Although education is becoming more affordable for everyone in Japan, the costs of private education are much higher, with private primary schools about 5 times more expensive than public schools for the same grade.
Total average costs per child receiving a private education for 15 years of schooling — including tuition and remedial school expenses — in Japan reached a new record of 18.4 million yen. The Ministry of Education, Culture, Sports, Science, and Technology calculated this figure for the period of schooling from the time a child enters kindergarten at the age of 3 until they graduate from high school at the age of 18, based on a survey it conducted in 2021. This number was more than 3 times the cost of attending public schools alone among These two ages its costs also reached a new high of 5.7 million yen.
For children attending a mix of public elementary and/or middle schools and private middle and/or high schools, the amounts parents paid for schools—including tuition fees—remained roughly the same as in the previous survey. It was the increase in the supplementary tuition fees paid to the remedial schools that led to the increase in the total costs.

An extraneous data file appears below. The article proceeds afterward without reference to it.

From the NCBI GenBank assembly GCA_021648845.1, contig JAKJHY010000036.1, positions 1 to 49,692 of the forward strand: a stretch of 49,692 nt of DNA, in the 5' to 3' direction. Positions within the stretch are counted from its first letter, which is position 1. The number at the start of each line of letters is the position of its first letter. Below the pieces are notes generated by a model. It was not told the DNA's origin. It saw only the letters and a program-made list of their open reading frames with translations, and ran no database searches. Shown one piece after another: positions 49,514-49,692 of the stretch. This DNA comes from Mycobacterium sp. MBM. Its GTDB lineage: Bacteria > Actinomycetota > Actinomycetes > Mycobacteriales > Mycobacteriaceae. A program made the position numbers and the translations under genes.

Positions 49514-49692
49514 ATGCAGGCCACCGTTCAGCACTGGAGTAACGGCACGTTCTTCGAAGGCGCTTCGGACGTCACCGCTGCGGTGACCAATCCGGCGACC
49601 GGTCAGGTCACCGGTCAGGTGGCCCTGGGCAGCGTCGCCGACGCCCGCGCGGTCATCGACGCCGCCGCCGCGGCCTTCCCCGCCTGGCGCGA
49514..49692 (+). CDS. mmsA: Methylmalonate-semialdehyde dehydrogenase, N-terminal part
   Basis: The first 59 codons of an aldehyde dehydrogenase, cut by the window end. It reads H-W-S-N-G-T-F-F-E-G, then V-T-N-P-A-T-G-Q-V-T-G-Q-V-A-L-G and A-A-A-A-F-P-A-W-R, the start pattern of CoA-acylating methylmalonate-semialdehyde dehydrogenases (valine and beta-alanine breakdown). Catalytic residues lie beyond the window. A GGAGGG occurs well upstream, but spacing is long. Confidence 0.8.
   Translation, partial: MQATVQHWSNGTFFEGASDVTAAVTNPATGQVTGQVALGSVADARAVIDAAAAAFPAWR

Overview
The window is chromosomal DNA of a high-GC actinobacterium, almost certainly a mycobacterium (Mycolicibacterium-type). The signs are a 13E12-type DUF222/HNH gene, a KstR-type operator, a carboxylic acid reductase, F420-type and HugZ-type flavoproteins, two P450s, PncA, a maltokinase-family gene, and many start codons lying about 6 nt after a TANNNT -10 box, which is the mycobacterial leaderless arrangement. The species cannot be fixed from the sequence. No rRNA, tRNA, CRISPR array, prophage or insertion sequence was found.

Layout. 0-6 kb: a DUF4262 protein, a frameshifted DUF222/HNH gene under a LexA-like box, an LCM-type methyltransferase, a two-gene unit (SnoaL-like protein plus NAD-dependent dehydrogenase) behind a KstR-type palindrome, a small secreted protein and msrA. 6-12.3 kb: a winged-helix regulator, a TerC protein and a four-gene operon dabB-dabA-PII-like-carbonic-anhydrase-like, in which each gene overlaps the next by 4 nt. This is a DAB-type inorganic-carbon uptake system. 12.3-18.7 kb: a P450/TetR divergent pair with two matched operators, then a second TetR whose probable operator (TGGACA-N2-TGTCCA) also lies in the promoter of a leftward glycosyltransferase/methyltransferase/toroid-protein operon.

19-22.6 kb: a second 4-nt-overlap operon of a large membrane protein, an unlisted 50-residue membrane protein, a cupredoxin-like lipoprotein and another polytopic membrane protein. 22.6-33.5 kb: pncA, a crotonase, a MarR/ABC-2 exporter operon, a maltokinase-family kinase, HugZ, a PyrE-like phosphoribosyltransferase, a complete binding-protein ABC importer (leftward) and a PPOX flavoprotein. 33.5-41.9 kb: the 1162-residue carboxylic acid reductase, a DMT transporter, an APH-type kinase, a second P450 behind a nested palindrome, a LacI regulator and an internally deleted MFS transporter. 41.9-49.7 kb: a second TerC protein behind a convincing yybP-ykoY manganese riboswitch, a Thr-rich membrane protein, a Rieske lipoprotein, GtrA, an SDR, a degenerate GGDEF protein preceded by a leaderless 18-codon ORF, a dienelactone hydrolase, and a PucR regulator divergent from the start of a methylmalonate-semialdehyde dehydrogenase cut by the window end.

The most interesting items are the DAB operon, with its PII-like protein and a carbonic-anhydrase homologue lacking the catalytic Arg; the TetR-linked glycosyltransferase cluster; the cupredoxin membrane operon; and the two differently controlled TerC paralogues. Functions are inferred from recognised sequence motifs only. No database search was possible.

There was a particularly notable gap between the costs of public and private education at the primary school level, with the latter being 4.7 times more expensive.--
The difference in annual tuition costs between public and private education
Prepared by Nippon.com Based on data from the 2021 survey conducted by the Ministry of Education, Culture, Sports, Science and Technology on children’s school costs.-
The survey on tuition costs has been conducted every two years since 1994. However, there was a three-year gap before the 2021 survey as the 2020 survey was canceled due to the COVID-19 pandemic. Documents related to the survey were sent to 53,000 parents of children attending 1,600 kindergartens and schools across Japan, and 27,000 valid responses were received for the study.
(Originally written in Japanese, translated from English. Banner photo courtesy of Pixta.)
Poverty, higher education, Japanese education